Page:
iOS Diagnostics

Update - There is some new information in this post relating to iOS 8. The instructions below for obtaining the data dump are still valid.

I’ve recently been having a play with the iOS Diagnostics tool. It turns out that this tool can provide you with a treasure trove of information about your device. From which accessories you have connected, to extremely detailed power usage information. You can get to it by entering the URL diags:// into Safari. You’ll be greeted with a screen asking you for a ticket number:


Where do you get a ticket number from? You could go to the genius bar, but there is an easier way. We can use a a man-in-the-middle proxy and spoof iOS Diagnostics into thinking it has a valid ticket. I decided to use mitmproxy as it supports https and can be scripted. I’ve made a mitmproxy script that you can use to spoof iOS Diagnostics and capture the payload that would be sent to Apple. So let’s being.

When started iOS Diagnostics makes a request to to find out what diagnostics are available for your device. The response is a plist containing a dictionary keyed on device type mapping to an array of diagnostic types. The only value I’ve seen is powerDiagnostics. A quick poke around in the binary seems to confirm this is the only accepted value at the moment. If your device type matches you’ll be offered ‘Extended Tests’. Currently Apple only seems to offer this for iPhones and not iPads. However, I’ve been able to get extended diagnostics from an iPad too. You’ll need to edit XML_OK_RESPONSE to include your device type, if you want the more detailed power logs.

If you now enter a ticket number - the script expects 123456 - and press Extended Tests, iOS Diagnostics will make a request to If you don’t have a valid ticket Apple will politely respond with a not authorised 401. Our script is going to responsd with a 200 and the same body we used before. It appears as though any positive response is good. Next comes the good stuff. iOS Diagnostics will now perform two uploads. First to and then, if you choose extended test, to

To get started download and install mitmproxy and download the script here. As iOS diagnostics uses https you’ll need to install the mitmproxy CA on your device. You can find instructions here. You can start the command line version of mitmproxy - mitmdump - like so:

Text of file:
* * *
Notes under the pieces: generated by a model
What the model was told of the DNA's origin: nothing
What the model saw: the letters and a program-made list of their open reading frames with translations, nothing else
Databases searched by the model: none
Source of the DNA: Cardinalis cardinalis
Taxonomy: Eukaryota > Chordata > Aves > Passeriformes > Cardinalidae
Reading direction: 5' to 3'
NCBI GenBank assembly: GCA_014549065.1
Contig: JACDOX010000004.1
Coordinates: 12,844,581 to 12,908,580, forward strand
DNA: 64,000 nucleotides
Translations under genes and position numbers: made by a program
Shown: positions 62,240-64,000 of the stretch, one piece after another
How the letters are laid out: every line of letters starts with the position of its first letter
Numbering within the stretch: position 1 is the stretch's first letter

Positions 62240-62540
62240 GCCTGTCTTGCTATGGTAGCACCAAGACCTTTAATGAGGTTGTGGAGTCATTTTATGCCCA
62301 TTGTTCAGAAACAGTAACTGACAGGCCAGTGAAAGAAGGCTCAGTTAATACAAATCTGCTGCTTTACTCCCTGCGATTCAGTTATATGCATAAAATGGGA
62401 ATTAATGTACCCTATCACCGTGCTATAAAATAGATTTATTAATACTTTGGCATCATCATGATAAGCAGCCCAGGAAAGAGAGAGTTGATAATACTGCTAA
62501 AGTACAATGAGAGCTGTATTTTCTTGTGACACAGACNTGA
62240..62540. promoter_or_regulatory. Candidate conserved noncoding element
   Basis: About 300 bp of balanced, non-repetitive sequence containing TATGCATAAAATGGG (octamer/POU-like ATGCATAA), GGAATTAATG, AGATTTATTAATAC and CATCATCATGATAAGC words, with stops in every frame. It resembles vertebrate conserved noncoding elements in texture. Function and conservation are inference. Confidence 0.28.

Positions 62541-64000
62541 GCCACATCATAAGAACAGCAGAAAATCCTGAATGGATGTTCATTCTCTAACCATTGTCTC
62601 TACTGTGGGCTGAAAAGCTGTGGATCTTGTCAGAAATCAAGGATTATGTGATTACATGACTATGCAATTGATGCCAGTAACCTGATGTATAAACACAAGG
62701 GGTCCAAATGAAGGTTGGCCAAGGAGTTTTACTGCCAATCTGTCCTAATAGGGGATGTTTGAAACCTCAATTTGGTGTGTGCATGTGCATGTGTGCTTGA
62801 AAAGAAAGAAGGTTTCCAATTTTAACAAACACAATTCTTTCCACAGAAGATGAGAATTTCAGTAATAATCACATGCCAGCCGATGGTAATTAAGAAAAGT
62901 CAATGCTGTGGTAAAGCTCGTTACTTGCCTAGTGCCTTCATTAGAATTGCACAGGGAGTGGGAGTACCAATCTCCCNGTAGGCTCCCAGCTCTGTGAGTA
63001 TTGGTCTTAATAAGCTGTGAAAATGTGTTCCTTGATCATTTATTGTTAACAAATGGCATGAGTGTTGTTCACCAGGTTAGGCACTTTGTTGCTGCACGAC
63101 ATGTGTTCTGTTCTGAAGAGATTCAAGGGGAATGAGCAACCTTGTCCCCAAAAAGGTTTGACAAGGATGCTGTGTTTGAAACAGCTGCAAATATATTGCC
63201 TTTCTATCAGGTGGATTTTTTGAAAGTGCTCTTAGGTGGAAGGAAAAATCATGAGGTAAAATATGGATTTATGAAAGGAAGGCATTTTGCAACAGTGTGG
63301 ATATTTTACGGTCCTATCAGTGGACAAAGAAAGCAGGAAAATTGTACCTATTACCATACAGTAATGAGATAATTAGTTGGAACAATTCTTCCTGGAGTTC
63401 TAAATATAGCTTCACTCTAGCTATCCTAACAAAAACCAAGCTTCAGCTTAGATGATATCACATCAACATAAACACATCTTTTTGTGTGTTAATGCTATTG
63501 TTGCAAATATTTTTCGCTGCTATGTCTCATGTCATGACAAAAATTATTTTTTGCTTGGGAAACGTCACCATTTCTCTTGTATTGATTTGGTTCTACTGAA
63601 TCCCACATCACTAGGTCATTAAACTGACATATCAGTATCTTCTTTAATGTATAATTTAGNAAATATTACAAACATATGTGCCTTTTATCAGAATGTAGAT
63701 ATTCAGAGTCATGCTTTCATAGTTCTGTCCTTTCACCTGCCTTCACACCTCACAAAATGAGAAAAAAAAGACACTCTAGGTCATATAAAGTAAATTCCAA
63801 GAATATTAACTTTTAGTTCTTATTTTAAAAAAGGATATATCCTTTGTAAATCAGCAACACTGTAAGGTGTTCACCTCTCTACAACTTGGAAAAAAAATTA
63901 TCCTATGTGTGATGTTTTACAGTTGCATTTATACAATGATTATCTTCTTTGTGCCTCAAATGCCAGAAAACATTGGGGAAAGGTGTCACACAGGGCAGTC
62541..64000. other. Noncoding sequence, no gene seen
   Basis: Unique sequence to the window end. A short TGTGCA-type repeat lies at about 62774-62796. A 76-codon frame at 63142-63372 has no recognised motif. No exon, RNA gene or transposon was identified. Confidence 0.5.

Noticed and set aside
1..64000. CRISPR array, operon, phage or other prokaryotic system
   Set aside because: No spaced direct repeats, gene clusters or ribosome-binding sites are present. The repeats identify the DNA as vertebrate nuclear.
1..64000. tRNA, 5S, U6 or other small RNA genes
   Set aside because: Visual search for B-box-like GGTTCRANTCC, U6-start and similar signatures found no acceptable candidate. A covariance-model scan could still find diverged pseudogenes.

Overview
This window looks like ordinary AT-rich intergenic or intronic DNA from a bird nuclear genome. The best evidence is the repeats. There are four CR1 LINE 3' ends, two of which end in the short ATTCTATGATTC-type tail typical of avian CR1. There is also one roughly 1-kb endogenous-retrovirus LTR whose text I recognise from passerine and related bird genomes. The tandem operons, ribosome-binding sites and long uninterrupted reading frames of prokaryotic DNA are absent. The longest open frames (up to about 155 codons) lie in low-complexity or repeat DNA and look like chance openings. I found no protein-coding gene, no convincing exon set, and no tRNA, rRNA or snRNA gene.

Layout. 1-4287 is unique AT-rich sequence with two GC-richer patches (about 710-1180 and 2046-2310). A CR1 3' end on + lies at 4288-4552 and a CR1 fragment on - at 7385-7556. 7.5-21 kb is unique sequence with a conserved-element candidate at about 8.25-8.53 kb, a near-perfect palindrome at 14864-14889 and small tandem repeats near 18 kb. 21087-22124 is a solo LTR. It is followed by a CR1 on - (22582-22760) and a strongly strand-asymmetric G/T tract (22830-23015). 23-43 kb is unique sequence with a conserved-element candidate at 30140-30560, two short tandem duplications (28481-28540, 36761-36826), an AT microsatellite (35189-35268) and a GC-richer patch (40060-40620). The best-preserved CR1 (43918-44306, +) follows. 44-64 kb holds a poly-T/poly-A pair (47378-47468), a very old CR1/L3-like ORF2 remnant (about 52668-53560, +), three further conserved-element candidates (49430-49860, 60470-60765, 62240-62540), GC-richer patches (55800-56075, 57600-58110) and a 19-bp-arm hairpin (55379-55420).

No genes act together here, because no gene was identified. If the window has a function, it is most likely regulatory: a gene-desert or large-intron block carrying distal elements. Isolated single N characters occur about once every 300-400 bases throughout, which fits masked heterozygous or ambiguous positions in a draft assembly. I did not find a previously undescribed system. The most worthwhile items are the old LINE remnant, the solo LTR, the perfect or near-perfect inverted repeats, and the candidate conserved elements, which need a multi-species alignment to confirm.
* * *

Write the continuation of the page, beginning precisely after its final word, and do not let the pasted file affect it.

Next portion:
mitmdump -e -s 

You’ll then need to set your proxy in the wifi settings on your iOS device to the IP address of your machine running the proxy. The default port is 8080. Once you’re all configured go to Safari and go to diags:// Enter 123456 as the ticket number and select Extended Tests. After a short time you’ll be left with two tar.gz files containing all the good stuff.

The smaller file starting with ‘general’ contains logs relating to iCloud backups, memory and accessories. The accessory logs are in the iAPEvents directory. You’ll need to load them into Console to view them. It looks like each time a device is connected (even those connected over Bluetooth LE) an entry is written. For example:

Jan  9 21:35:30 Ishras-iPhone-5S iapd[149] <Warning>: AccessoryInfo = {
Jan  9 21:35:30 Ishras-iPhone-5S iapd[149] <Warning>:     IAPAppAccessoryNameKey = Apple Digital AV Adapter;
Jan  9 21:35:30 Ishras-iPhone-5S iapd[149] <Warning>:     IAPAppAccessoryManufacturerKey = Apple;
Jan  9 21:35:30 Ishras-iPhone-5S iapd[149] <Warning>:     IAPAppAccessoryModelNumberKey = A1438;
Jan  9 21:35:30 Ishras-iPhone-5S iapd[149] <Warning>:     IAPAppAccessoryFirmwareRevisionKey = 7.0.0 (11A7451);
Jan  9 21:35:30 Ishras-iPhone-5S iapd[149] <Warning>:     IAPAppAccessoryHardwareRevisionKey = 1.0.0;
Jan  9 21:35:30 Ishras-iPhone-5S iapd[149] <Warning>: } // End AccessoryInfo

The larger file starting with ‘power’ contains all the power logs. It’s a compressed CPIO file containing a set of compressed text files. There is one file for each day. I found over two weeks of files on my device. Each file is very detailed and on my iPhone 5s about 16mb a day. If you look inside you’ll see lots of entries, each prefixed with a time and type. Most of if is pretty clear, here are some examples:

02/01/14 00:00:03 [Display] active=yes; brightness=46.5%; user_brightness=<unknown>; lux=5; als=enabled; mie=off; slider=30480; mNits=142559; uAmps=5028;
02/01/14 00:00:03 [BasebandLoggingConfig] Artemis=null(null); Boot=null(null); CSILog=false(-1); CoreDump=null(null); DIAG=false(256); EURCoreDump=1(); MobileAnalyzer=null(null); Mux=null(null); USBDump=null(null); USBTracerDump=null(null);